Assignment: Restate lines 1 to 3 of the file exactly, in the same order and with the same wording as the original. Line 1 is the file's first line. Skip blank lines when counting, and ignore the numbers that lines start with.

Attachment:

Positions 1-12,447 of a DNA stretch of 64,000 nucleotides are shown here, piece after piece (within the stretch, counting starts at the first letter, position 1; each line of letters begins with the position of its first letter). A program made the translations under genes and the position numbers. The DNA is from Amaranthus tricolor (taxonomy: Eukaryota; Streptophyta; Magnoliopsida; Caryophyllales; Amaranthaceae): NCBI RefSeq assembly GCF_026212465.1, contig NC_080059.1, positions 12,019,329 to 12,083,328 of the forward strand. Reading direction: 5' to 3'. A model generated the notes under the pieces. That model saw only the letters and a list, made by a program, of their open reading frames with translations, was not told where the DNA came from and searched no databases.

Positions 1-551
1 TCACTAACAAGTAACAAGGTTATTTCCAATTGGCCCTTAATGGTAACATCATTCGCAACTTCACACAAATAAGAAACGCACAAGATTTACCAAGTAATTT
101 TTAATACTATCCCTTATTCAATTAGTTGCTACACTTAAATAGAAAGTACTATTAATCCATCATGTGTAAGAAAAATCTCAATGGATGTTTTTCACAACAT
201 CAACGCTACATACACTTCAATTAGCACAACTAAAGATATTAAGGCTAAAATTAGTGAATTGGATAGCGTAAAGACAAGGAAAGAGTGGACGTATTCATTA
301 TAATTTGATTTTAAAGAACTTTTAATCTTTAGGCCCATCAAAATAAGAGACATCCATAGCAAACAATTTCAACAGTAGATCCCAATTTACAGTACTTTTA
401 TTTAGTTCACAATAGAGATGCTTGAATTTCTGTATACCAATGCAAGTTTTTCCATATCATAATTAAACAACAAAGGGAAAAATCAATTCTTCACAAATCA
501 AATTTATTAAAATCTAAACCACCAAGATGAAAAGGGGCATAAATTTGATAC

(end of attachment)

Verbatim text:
Positions 1-12,447 of a DNA stretch of 64,000 nucleotides are shown here, piece after piece (within the stretch, counting starts at the first letter, position 1; each line of letters begins with the position of its first letter). A program made the translations under genes and the position numbers. The DNA is from Amaranthus tricolor (taxonomy: Eukaryota; Streptophyta; Magnoliopsida; Caryophyllales; Amaranthaceae): NCBI RefSeq assembly GCF_026212465.1, contig NC_080059.1, positions 12,019,329 to 12,083,328 of the forward strand. Reading direction: 5' to 3'. A model generated the notes under the pieces. That model saw only the letters and a list, made by a program, of their open reading frames with translations, was not told where the DNA came from and searched no databases.

Positions 1-551
1 TCACTAACAAGTAACAAGGTTATTTCCAATTGGCCCTTAATGGTAACATCATTCGCAACTTCACACAAATAAGAAACGCACAAGATTTACCAAGTAATTT